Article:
SEOUL • Smuggling, tax evasion, slush funds, bribery and even suicide - the Lee family of the Samsung Group has seen it all.
Over successive generations, they have become South Korea's most powerful dynasty and built the nation's largest conglomerate, now a major pillar of the economy.
But as attitudes change towards chaebols, or conglomerates, their power and influence are being challenged.
With chairman Lee Kun Hee now lying in hospital after a 2014 heart attack, South Korea's biggest chaebol has been moving to restructure the business empire and solidify control over affiliates to pave the way for his son, vice-chairman Lee Jae Yong, 48, to take over.
But with the younger Lee, who was de facto chief of Samsung, now arrested on bribery charges linked to President Park Geun Hye's corruption scandal, questions have arisen over succession plans and the future of the company.
They have become South Korea's most powerful dynasty and built the nation's largest conglomerate. But as attitudes change towards conglomerates, their power and influence are being challenged.
Speculation even arose that the Lee family's second child, Boo Jin, nicknamed "Little Lee Kun Hee" for her personality and management style which are similar to her father's, could fill the leadership vacuum if her brother ends up going to jail. Jae Yong is now held at Seoul Detention Centre, where Ms Park's confidante, Choi Soon Sil. and key aides are also being detained and charged in connection with the corruption scandal.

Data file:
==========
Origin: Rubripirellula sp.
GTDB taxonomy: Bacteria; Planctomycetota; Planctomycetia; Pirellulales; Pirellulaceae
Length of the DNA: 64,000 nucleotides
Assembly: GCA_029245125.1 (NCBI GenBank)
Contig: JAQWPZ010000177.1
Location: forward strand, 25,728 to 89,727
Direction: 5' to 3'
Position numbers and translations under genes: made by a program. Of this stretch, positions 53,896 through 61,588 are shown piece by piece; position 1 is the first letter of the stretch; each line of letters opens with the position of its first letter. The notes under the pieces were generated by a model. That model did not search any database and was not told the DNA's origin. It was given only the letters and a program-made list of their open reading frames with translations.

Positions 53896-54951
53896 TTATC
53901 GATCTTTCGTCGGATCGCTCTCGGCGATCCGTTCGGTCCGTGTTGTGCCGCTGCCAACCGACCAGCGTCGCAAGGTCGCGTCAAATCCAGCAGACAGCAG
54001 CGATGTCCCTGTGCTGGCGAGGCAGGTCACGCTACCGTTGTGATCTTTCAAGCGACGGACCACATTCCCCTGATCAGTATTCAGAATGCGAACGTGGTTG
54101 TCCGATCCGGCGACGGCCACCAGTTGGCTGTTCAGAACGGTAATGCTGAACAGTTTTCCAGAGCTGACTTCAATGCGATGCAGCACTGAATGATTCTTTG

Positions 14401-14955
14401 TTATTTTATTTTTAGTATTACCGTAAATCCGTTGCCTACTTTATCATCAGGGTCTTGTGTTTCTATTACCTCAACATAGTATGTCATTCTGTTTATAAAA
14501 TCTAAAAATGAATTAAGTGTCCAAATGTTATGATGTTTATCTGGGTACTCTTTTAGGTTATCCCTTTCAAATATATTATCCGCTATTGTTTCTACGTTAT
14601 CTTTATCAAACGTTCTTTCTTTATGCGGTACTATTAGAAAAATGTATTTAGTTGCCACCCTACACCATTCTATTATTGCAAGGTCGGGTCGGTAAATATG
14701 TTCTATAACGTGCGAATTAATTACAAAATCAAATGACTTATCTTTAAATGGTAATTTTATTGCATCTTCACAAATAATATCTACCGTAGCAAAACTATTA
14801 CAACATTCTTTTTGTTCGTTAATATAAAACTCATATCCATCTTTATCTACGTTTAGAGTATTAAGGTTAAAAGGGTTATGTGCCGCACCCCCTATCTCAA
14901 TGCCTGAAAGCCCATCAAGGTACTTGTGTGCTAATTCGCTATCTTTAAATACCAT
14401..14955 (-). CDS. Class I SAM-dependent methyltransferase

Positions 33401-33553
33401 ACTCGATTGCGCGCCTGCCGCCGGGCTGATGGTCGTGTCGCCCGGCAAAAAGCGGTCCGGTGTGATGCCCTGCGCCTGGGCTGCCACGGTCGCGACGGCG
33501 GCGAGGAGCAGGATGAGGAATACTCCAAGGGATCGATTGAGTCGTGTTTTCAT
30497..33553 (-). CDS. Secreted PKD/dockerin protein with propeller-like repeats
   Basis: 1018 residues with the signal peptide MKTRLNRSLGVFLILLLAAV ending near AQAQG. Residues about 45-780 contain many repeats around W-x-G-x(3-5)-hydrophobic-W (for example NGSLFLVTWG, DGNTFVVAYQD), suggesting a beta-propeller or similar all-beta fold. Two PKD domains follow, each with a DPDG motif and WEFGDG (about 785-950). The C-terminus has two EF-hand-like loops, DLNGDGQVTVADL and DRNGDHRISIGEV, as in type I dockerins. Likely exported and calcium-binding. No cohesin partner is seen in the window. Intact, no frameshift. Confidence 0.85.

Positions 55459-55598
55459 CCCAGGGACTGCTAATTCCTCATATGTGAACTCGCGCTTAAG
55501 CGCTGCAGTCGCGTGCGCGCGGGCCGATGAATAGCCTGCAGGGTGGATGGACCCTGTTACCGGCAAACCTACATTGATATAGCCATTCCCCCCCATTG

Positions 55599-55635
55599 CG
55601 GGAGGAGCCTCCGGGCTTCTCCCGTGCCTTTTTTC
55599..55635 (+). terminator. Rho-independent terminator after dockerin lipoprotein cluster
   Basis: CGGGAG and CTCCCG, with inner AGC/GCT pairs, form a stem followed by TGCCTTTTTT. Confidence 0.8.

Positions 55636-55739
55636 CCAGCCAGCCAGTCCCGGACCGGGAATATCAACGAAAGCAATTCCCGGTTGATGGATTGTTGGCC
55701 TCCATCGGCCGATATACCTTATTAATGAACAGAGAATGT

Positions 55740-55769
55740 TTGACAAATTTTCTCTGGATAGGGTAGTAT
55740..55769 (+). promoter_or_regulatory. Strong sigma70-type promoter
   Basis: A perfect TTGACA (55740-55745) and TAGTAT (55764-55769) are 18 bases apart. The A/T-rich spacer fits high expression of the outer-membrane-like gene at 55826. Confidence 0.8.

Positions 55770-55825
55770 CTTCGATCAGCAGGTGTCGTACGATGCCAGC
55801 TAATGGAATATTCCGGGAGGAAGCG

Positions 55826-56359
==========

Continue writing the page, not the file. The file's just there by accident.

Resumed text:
Experts say the top job is only reserved for the son, and there will be no alternative, no matter what. But the saga will probably leave a dent in his reputation and raise doubts about his capability as the next leader of the company.
Jae Yong, a Harvard Business School graduate, has long been groomed to lead the country's biggest brand name.
Samsung has stakes in electronics, construction, shipbuilding, insurance and more. Jae Yong entered Samsung Electronics in 1991, and is the first Samsung chief to be arrested on a criminal charge. His case is pending trial.
His grandfather and father had their own run-ins with the law. Samsung's late founder, Mr Lee Byung Chul, was investigated in 1966 for a saccharin smuggling case.
Mr Lee Kun Hee was charged twice, for bribery in 1996 and tax evasion in 2008, but received suspended sentences and presidential pardons.
The private life of the Lee family has also been turbulent.
Both Jae Yong and Boo Jin are divorced. Tragedy befell the family in 2005 when their youngest sister Yoon Hyung killed herself in New York at age 26, reportedly because their father forbade her to marry the man she loved.
Chang May Choon